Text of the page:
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Embassy Row: Gay pride in Prague
Pro-traditional family groups from 11 countries are outraged because the U.S. ambassador to the Czech Republic endorsed a homosexual celebration this week that will culminate with a gay pride parade Saturday in Prague.
“At the directive of the president of the United States, Washington is aggressively promoting the ‘gay’ agenda internationally, including same-sex ‘marriage’ and the stigmatization and marginalization of any who object,” said an open letter organized by the World Congress of Families. “We cannot imagine a worse form of cultural imperialism than Washington trying to force approval of the ‘gay’ agenda on societies with traditional values.”
The letter was signed by 120 leaders of pro-family and pro-life groups, including Bill Donohue, president of the Catholic League for Civil and Religious Rights; Alveda King, a niece of civil rights leader Martin Luther King; and Rabbi Yehuda Levin of the Rabbinical Alliance of America, which represents more than 1,200 Orthodox rabbis.
The signers include former House Majority Leader Tom DeLay of Texas; former Arkansas Gov. Mike Huckabee, now a Fox News host; Alan Keyes, a former U.S. ambassador to UNESCO; and Alberto Vollmer, a former Venezuelan ambassador to the Vatican.
The World Congress of Families began circulating the letter after U.S. Ambassador Norman Eisen addressed the opening of the Prague Pride Festival on Monday.
“I am truly honored to be here today representing the United States and President Obama in the effort to ensure the rights of the global LGBT community,” he said, referring to the initials for lesbians, gays, bisexuals and transsexuals.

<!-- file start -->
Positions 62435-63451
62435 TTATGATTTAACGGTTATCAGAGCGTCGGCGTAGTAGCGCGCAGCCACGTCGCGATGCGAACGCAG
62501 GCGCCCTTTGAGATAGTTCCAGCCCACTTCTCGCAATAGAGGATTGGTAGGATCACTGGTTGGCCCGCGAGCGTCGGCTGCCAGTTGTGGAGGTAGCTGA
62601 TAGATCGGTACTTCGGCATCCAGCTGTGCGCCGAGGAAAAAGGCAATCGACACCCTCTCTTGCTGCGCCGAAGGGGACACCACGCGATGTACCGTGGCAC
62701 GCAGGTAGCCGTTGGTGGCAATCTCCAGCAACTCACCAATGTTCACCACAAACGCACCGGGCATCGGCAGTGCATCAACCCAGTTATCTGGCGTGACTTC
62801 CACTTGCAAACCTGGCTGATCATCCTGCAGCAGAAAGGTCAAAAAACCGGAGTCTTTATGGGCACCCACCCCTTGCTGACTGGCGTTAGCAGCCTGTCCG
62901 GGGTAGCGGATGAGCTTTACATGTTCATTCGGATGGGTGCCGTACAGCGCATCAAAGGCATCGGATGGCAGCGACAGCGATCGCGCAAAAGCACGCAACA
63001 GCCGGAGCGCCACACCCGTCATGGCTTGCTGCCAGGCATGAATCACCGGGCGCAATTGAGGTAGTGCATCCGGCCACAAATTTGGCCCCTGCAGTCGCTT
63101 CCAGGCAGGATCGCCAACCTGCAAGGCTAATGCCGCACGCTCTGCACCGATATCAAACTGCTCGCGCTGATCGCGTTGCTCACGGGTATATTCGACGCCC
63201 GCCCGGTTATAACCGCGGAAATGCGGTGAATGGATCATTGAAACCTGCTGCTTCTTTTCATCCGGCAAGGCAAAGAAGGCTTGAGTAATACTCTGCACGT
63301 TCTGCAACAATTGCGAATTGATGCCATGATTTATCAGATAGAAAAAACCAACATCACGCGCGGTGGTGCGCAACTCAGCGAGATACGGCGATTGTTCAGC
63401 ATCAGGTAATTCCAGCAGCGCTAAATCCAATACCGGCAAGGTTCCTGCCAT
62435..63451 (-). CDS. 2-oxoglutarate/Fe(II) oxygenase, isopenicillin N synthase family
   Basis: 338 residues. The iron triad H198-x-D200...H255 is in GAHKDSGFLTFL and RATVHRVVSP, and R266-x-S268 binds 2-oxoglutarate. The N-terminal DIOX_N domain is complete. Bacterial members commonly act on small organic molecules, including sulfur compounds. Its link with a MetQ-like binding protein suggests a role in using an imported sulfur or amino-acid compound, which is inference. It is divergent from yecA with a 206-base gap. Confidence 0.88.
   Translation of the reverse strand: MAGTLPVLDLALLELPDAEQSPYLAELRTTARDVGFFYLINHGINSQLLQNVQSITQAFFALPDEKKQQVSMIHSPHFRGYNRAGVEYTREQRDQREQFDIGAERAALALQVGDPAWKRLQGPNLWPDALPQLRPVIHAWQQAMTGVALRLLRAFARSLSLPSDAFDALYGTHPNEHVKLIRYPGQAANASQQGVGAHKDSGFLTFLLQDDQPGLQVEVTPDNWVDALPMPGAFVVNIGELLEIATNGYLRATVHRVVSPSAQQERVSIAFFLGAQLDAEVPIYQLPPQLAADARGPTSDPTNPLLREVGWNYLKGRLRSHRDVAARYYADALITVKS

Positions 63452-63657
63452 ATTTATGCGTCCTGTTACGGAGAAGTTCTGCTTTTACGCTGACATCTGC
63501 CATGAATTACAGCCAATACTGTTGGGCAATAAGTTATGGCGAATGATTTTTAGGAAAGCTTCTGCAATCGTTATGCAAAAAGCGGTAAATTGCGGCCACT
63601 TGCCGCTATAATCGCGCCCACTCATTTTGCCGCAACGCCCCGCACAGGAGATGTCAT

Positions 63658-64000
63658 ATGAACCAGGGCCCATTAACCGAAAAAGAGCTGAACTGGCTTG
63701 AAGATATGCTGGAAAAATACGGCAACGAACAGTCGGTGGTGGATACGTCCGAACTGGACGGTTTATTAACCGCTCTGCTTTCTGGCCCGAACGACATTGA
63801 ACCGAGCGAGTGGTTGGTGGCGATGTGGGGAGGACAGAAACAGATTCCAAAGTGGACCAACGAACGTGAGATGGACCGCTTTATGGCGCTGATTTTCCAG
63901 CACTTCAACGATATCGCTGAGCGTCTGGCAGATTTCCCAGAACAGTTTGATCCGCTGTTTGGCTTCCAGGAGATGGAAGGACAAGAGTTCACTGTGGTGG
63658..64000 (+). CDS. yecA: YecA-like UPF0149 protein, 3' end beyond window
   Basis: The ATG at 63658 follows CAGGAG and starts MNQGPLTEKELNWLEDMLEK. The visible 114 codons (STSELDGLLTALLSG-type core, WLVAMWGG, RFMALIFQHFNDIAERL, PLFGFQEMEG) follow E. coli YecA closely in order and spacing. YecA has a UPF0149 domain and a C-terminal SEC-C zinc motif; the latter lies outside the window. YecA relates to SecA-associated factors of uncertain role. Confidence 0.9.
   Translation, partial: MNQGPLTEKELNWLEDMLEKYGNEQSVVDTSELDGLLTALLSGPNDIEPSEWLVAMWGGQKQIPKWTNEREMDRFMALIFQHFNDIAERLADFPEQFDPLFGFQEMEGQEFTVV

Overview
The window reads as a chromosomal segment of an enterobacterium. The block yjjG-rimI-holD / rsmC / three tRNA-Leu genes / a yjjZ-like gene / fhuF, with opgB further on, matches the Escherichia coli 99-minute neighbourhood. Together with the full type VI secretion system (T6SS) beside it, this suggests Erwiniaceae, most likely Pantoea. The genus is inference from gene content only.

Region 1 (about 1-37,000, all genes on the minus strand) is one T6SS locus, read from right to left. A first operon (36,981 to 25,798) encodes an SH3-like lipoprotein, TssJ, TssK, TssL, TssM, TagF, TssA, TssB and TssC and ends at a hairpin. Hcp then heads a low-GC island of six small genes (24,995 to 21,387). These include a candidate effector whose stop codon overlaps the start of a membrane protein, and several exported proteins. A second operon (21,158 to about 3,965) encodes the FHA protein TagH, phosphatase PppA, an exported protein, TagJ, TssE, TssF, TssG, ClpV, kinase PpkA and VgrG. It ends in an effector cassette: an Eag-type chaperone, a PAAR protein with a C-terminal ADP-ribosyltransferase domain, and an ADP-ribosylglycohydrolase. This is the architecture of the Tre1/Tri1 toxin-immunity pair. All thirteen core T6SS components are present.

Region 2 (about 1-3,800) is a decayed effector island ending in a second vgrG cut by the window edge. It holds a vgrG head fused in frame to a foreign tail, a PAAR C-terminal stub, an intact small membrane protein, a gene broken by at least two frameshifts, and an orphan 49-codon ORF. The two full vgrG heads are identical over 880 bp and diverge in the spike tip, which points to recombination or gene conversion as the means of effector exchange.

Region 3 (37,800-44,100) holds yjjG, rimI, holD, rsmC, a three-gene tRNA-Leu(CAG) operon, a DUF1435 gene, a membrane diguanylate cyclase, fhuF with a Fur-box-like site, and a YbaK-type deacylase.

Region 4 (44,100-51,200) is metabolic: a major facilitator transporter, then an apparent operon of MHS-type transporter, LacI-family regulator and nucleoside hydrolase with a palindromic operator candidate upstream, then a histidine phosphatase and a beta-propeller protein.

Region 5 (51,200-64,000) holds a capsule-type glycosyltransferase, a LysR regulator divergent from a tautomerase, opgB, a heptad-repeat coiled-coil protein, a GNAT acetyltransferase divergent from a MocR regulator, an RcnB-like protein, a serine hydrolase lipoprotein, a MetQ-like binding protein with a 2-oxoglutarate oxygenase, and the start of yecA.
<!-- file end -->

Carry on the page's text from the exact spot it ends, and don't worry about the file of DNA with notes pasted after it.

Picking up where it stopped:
Mr. Eisen, a former White House adviser and Washington lawyer, said he spoke on behalf of nine foreign ambassadors in Prague who signed a letter of support for the festival. More than 70 countries have embassies in the Czech capital.
In addition to Mr. Eisen, the ambassadors of Belgium, Britain, Canada, Finland, Ireland, Norway, Sweden and Switzerland signed the letters. The charge d’affaires of the Danish and Dutch embassies also signed.
The gay pride festival is stirring some opposition among Czechs, although Prague Mayor Bohuslav Svoboda and other political leaders support the celebration.
An organization called DOST, which news reports said means “enough” in the Czech language, delivered protest letters this week to the mayor and the U.S. Embassy.
“The festival mostly represents a week-long party of homoeroticism and [the] pornographic industry,” said DOST Chairman Michal Semin.
U.S. diplomats have been promoting gay celebrations in other countries since Mr. Obama took office in 2009, promising to appoint more openly homosexual ambassadors.
Mr. Obama, who recently endorsed same-sex marriage, even pushed the gay agenda where homosexuality is illegal by naming David Huebner, an openly homosexual lawyer, in 2009 to serve as ambassador to Samoa.
RUCKUS IN ROMANIA
The U.S. is worried about the state of democracy in Romania, where a political feud is raging between the prime minister and the president over attempts to impeach the head of state.
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About the Author
James Morrison joined the The Washington Times in 1983 as a local reporter covering Alexandria, Va. A year later, he was assigned to open a Times bureau in Canada. From 1987 to 1989, Mr. Morrison was The Washington Times reporter in London, covering Britain, Western Europe and NATO issues. After returning to Washington, he served as an assistant foreign editor ...
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